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Characterization of native FGF23 protein and mutant forms causing autosomal dominant hypophosphatemic rickets and familial tumoral calcinosis [Elektronische Ressource] / vorgelegt von Anna Benet Pagès

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Characterization of native FGF23 protein and mutant forms causing autosomal dominant hypophosphatemic rickets and familial tumoral calcinosis Dissertation zur Erlangung des Doktorgrades der Naturwissenschaften (Dr. rer. nat.) der Fakultät für Biologie der Ludwig-Maximilians-Universität München vorgelegt von Anna Benet Pagès April 2005 eingereicht am: 09. Juni 2005 1. Gutachter: Prof. Dr. Thomas Cremer 2. Dr. Heinrich Leonhardt Sondergutachter: PD Dr. Tim-Matthias Strom Tag der mündlichen Prüfung: 23. Februar 2006 Table of contents TABLE OF CONTENTS TABLE OF CONTENTS …………………………………………………………….. 1 ABREVIATIONS ……………………………………………………………………. 5 SUMMARY ………………………………………………………………………….. 8 A. INTRODUCTION 1. PHOSPHATE HOMEOSTASIS …………………………………………….... 10 1.1 Phosphorus ……………………………………………………..………... 10 1.2 Phosphate transport ……………………………………………………… 11 1.3 Cellular mechanisms of renal phosphate transport .……………………... 12 1.4 Hormonal regulation ..…………………………………………………… 12 2. DISORDERS OF PHOSPHATE METABOLISM: Hypophosphatemias …….. 14 2.1 X-linked hypophosphatemia …………………………………………….. 15 2.1.1 Hyp and Gy mice models ……………………………………….… 16 2.1.2 Mutations in the PHEX gene cause XLH …………………………. 17 2.1.3 The PHEX protein ………………………………………………… 17 2.1.4 Relevance of PHEX in the pathophysiology of XLH ……………... 18 2.

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Published 01 January 2005
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Characterization of native FGF23 protein and mutant forms
causing autosomal dominant hypophosphatemic rickets and
familial tumoral calcinosis





Dissertation
zur Erlangung des Doktorgrades der Naturwissenschaften
(Dr. rer. nat.)
der Fakultät für Biologie der Ludwig-Maximilians-Universität München



vorgelegt von
Anna Benet Pagès



April 2005
























eingereicht am: 09. Juni 2005
1. Gutachter: Prof. Dr. Thomas Cremer
2. Dr. Heinrich Leonhardt
Sondergutachter: PD Dr. Tim-Matthias Strom
Tag der mündlichen Prüfung: 23. Februar 2006
Table of contents


TABLE OF CONTENTS

TABLE OF CONTENTS …………………………………………………………….. 1
ABREVIATIONS ……………………………………………………………………. 5
SUMMARY ………………………………………………………………………….. 8

A. INTRODUCTION

1. PHOSPHATE HOMEOSTASIS …………………………………………….... 10
1.1 Phosphorus ……………………………………………………..………... 10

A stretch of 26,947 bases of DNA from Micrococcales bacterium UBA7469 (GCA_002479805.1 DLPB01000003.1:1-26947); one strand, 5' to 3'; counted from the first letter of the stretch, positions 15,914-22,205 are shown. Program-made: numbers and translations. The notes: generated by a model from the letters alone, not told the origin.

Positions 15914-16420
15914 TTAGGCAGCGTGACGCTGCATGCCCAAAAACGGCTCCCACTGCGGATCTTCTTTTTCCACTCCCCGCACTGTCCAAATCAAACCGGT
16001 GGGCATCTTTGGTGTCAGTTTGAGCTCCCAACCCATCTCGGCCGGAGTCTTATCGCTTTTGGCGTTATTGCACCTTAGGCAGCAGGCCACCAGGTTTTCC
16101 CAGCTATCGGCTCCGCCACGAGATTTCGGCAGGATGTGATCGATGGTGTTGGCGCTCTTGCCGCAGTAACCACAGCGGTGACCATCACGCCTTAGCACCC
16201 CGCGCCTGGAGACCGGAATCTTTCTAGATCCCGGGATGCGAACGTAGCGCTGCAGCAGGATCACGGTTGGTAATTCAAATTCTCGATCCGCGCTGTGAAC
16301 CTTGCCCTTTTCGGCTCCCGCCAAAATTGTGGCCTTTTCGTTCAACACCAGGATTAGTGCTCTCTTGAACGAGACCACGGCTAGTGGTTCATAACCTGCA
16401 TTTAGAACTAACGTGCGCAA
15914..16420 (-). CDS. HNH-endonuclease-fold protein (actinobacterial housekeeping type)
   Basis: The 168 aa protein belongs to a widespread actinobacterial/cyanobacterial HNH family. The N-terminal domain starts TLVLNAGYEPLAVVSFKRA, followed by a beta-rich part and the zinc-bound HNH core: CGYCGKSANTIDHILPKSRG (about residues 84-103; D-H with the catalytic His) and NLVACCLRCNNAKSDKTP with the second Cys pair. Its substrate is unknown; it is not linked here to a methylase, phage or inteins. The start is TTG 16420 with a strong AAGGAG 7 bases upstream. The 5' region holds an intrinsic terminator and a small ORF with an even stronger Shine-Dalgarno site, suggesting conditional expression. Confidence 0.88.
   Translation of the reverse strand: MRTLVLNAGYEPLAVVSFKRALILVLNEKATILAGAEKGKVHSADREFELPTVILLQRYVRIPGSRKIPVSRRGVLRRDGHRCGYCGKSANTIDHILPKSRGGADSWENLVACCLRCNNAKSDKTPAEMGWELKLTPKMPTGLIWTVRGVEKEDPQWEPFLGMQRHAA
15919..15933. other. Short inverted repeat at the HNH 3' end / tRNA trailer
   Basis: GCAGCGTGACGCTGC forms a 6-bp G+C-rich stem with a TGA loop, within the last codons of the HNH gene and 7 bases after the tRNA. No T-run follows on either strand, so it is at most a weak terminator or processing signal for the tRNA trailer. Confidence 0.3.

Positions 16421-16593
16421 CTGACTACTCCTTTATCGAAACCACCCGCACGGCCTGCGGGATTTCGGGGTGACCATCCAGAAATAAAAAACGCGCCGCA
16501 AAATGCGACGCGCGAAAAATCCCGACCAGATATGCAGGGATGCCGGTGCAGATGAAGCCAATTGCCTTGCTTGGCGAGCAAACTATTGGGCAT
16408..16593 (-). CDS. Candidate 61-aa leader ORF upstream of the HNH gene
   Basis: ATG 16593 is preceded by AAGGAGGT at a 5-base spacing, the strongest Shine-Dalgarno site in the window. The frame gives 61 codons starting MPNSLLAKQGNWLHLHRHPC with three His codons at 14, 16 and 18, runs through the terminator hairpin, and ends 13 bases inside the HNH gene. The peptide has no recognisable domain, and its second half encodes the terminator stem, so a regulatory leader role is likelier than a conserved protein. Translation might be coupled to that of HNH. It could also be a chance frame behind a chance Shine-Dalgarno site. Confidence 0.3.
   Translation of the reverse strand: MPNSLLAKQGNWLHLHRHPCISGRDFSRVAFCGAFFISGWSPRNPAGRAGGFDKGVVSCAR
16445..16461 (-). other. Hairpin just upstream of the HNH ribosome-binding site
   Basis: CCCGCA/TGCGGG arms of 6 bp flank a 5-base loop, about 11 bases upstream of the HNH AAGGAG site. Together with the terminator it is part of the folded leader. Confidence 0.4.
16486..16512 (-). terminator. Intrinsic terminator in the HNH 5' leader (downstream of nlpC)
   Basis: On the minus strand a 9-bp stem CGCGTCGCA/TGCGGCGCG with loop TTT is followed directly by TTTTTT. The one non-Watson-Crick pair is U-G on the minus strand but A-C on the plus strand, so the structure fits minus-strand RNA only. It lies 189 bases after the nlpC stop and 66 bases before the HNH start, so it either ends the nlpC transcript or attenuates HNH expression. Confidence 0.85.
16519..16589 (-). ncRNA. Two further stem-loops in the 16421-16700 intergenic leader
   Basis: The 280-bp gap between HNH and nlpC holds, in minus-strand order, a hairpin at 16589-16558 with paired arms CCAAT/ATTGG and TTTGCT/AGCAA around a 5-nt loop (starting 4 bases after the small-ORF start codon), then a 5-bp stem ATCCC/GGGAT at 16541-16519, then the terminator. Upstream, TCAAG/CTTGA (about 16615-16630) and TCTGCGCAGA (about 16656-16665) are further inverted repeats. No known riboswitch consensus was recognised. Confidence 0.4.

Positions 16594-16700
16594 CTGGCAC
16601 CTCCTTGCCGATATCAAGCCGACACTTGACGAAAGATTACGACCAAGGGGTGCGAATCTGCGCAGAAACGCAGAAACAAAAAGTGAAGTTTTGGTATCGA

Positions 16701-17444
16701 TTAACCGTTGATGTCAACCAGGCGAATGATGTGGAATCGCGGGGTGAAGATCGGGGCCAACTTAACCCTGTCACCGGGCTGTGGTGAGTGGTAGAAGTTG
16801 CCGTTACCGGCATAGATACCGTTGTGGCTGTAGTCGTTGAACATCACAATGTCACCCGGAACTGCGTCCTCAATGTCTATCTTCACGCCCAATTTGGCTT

1.2 Phosphate transport ……………………………………………………… 11
1.3 Cellular mechanisms of renal phosphate transport .……………………... 12
1.4 Hormonal regulation ..…………………………………………………… 12
2. DISORDERS OF PHOSPHATE METABOLISM: Hypophosphatemias …….. 14
2.1 X-linked hypophosphatemia …………………………………………….. 15
2.1.1 Hyp and Gy mice models ……………………………………….… 16
2.1.2 Mutations in the PHEX gene cause XLH …………………………. 17
2.1.3 The PHEX protein ………………………………………………… 17
2.1.4 Relevance of PHEX in the pathophysiology of XLH ……………... 18
2.2 Autosomal dominant hypophosphatemic rickets ………………………… 19
2.2.1 Mutations in the FGF23 gene cause ADHR ……………………… 19
2.2.2 FGF23 belongs to the fibroblast growth factor family ……………. 20
2.3 Tumor induced osteomalacia …………………………………………….. 21
2.3.1 Characterization of “phosphatonins” from TIO tumors …………… 22
3. DISORDERS OF PHOSPHATE METABOLISM: Hyperphosphatemias …….. 23
3.1 Familial tumoral calcinosis ………………………………………………. 23
4. FUNCTION OF PHEX AND FGF23: a unifying hypothesis …………………. 25
5. AIMS OF THE INVESTIGATION ……………………………………………. 26

B. MATERIALS AND METHODS

1. MATERIALS ………………………………………………………………….. 28
1.1 DNA-Resources ………………………………………………………… 28
1.1.1 Patients ……………………………………………………………. 28
1.1.2 cDNAs …………………………………………………………….. 28
1.1.3 Plasmids …………………………………………………………… 28
1.2 Enzymes, chemicals and other materials ………………………………… 29
1.2.1 Enzymes and chemicals …………………………………………… 29
1.2.2 Kits ………………………………………………………………… 29 1.2.3 Oligonucleotides …………………………………………………... 29
1.2.4 Antibodies …………………………………………………………. 31
1.2.5 Cell lines …………………………………………………………… 32
1Table of contents


2. METHODS …………………………………………………………………….. 32
2.1 DNA- and RNA-preparations ……………………………………………. 32
2.1.1 DNA extraction from blood ……………………………………….. 32
2.1.2 RNA extraction from cells ………………………………………… 33
2.2 Reverse transcription …………………………………………………….. 33
2.3 Polymerase chain reaction (PCR) ………………………………………... 34
2.3.1 Standard PCR ……………………………………………………… 34
2.3.2 RT-PCR and RT-”nested”-PCR …………………………………… 34
2.3.3 Multiplex RT-PCR ………………………………………………… 35
2.4 Site-Directed mutagenesis ……………………………………………….. 35
2.5 DNA sequencing …………………………………………………………. 35
2.6 Electrophoresis …………………………………………………………… 36
2.6.1 Agarose gel electrophoresis ……………………………………….. 36
2.6.2 Polyacrylamide Gel Electrophoresis ………………………………. 36
2.6.2.1 Preparation of the mini gels ……………………………….. 37
2.6.2.2 Electrophoresis ……………………………………………. 37
2.6.2.3 Drying SDS-polyacrylamide gels ………………………… 38
2.6.3 Western blot ………………………………………………………. 38
2.7 DNA cloning ……………………………………………………………..
2.7.1 DNA digestion ……………………………………………………. 39
2.7.2 DNA ligation ……………………………………………………… 39
2.7.3 Preparation of competent E. coli using the CaCl method ………... 39 2
2.7.4 DNA transformation ………………………………………………. 40
2.7.5 Preparation of recombinant plasmid-DNA ………………………... 40